Why Not the Best


Why Not the Best?
Washington Times, April 30, 2020
by George W. Liebmann
These suggestions regarding the selection of the Democratic Vice Presidential nominee come from what might be considered a suspicious source: a registered Republican.   To be sure, I have been unable to vote for my party’s nominee in the last four Presidential elections, in 2004, 2008 and 2012 because of perceived recklessness in foreign policy; in 2016 because I am a bookseller’s son for whom twitters and tweets are a foreign language.
But I do not stand alone in these eccentricities. A forgotten 4.4 million Americans like myself voted for Governors Johnson and Weld with the conscious and successful purpose to deny both unsatisfactory major party nominees a mandate from a popular majority. If Joseph Biden is to obtain their votes, he will need a non-frightening Vice President. Doubling down on identity politics seems inexcusable now that President Trump has shown that it is a game that any number can play.
Biden’s incautious pledge to select a woman would be more regrettable if there were an obvious male candidate. Governor Cuomo, who has taken the most extreme possible position on abortion and who vetoed a bill allowing federal judges to perform marriage ceremonies because some of them were appointed by Trump, is not the man to bind up the nation’s wounds.
The female candidates are problematic for different reasons.
 Stacy Abrams has no background in foreign policy or congressional relations, and a past campaign largely spent in whining about unsupported claims of voter suppression does not give her broad appeal.
 Senator Klobuchar appears rational and competent, but is not a leader of thought and would bring to the ticket all the excitement of the late Thomas E. Dewey.
There appears no great public hunger for eight years of the distaff side of the Clinton and Obama administrations, both distinguished for reckless liberal imperialism in foreign policy and complete nonfeasance on questions of education and labor force development, together with extraordinarily weak domestic cabinets. Their health care plans stressed demand but not supply, spending but not taxes, and regimentation and not professionalism.
Kamala Harris is affirmatively frightening. She wants ‘pre-clearance’ of state abortion legislation by federal bureaucrats and federal superintendence of major city police departments. The idea of a Supreme Court policy veto over state legislation was three times rejected by the Constitutional Convention; pre-clearance in the voting rights context was an heroic measure to enfranchise an excluded race, not a device to dis-enfranchise state legislatures and those electing them. The authors of the Declaration of Independence, Constitution, and Bill of Rights wanted nothing resembling centrally-controlled law enforcement like that under Charles I in England. Her abuses of power as a prosecutor were ably exposed by Tulsi Gabbard.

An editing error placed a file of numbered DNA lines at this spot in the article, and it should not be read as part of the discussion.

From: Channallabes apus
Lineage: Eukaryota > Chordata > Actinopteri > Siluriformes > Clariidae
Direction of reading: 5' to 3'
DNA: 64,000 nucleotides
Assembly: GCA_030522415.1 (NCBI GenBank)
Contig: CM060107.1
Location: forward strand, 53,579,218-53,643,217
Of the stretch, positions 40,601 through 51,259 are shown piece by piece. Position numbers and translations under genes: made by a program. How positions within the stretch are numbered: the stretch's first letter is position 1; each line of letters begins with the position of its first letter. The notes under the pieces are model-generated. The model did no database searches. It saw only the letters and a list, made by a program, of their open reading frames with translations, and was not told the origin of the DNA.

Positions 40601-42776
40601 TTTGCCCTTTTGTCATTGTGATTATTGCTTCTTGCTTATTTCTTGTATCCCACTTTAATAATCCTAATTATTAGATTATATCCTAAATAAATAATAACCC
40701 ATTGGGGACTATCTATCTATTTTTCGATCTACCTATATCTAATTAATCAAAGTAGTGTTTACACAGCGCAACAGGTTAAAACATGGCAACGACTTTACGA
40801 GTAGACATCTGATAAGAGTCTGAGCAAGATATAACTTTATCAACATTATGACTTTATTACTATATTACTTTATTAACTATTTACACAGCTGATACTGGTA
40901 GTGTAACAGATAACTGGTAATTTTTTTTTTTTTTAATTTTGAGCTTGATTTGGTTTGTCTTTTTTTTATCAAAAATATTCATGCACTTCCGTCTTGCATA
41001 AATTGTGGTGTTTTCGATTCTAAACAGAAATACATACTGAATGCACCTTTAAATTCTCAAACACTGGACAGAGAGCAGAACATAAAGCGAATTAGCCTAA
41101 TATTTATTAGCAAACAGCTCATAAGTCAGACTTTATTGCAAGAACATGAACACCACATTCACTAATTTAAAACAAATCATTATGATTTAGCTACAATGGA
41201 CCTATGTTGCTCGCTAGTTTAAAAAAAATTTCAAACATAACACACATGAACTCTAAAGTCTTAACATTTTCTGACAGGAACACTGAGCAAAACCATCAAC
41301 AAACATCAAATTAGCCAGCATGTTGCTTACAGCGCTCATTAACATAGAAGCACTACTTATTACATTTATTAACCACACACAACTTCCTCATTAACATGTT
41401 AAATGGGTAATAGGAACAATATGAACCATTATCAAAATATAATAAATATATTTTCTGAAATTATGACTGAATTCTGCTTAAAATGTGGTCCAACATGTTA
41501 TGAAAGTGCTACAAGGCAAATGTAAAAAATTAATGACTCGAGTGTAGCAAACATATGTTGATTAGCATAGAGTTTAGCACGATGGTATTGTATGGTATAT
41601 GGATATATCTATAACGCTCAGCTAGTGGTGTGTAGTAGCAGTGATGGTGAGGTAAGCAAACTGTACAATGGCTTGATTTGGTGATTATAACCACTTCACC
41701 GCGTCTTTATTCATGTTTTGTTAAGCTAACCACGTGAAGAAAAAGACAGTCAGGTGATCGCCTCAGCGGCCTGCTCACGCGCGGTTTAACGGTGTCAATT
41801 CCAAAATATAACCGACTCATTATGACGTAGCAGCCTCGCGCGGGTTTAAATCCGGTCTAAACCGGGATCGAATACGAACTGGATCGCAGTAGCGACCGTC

Elizabeth Warren offers intelligence without integrity, personal or political. Her nomination would be a gift to President Trump. To be sure, her adventures with DNA testing might give her an invincible appeal to the White Supremacist vote. It is not every nominee, male or female, who has scientifically established that like Ivory Soap, she is 99 and 44/100th percent pure. Her initial reputation rested on a deeply flawed ‘study’ with pre-determined results of so-called ‘medical bankruptcies’ in which each case involving more than $1000 in medical debt was counted as a medical bankruptcy irrespective of the amount of other debt. Her devotion to ‘top-down’ government is shown by her attempted creation of an insulated Czar to curb credit abuses in preference to reversing by legislation the 1978 Supreme Court decision which destroyed effective state regulation of consumer credit. Although she correctly identifies the existing housing stock and restrictive zoning regulations as the sleeping giant of housing policy, her remedy is constitutionally dubious: conditioning limited federal aid on changes in local laws, a strategy unsuccessfully tried in the education context by Secretary Arne Duncan. A tax credit for second kitchens in owner-occupied homes would empower homeowners and create pressure from below for zoning reform; but it is no part of her strategy.